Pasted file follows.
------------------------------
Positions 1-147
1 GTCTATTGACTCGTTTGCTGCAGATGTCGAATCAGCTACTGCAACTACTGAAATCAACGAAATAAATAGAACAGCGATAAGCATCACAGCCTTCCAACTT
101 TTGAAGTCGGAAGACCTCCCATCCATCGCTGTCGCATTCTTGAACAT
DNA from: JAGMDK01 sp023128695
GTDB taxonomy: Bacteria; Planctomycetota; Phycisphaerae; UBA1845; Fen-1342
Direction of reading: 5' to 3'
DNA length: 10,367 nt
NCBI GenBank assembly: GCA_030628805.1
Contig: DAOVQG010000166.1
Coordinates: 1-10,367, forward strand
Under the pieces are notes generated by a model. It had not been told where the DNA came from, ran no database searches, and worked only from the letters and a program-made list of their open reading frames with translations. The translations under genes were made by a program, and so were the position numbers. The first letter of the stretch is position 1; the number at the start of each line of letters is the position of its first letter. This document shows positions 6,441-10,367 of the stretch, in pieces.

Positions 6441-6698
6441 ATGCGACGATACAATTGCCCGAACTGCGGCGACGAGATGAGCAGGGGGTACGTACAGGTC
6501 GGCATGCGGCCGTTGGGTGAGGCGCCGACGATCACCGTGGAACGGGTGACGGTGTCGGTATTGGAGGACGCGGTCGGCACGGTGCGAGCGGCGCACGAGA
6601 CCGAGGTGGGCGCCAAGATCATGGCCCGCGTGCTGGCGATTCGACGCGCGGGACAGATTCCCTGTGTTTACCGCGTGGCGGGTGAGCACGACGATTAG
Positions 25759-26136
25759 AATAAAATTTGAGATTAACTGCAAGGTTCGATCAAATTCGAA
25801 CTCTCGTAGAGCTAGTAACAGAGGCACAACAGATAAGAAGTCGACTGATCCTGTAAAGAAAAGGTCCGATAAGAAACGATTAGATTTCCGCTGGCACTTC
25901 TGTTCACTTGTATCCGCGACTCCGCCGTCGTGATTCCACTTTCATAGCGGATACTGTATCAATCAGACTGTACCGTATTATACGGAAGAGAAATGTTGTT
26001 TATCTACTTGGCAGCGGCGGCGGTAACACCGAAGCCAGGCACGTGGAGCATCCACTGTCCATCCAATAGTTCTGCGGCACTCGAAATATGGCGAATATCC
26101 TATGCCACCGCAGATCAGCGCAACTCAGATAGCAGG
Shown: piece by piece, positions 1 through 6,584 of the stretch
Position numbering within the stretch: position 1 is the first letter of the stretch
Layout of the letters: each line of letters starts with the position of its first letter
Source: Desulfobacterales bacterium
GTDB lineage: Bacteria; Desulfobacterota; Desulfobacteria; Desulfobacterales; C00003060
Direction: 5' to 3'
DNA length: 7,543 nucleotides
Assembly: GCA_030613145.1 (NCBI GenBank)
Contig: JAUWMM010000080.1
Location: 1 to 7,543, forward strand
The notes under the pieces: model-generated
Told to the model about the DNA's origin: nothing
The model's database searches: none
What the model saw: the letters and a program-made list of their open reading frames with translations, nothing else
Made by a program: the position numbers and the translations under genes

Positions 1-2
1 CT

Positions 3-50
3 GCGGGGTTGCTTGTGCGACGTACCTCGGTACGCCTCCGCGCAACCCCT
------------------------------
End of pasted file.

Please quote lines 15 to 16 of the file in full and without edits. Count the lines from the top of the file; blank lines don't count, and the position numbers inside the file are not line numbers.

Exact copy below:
6601 CCGAGGTGGGCGCCAAGATCATGGCCCGCGTGCTGGCGATTCGACGCGCGGGACAGATTCCCTGTGTTTACCGCGTGGCGGGTGAGCACGACGATTAG
Positions 25759-26136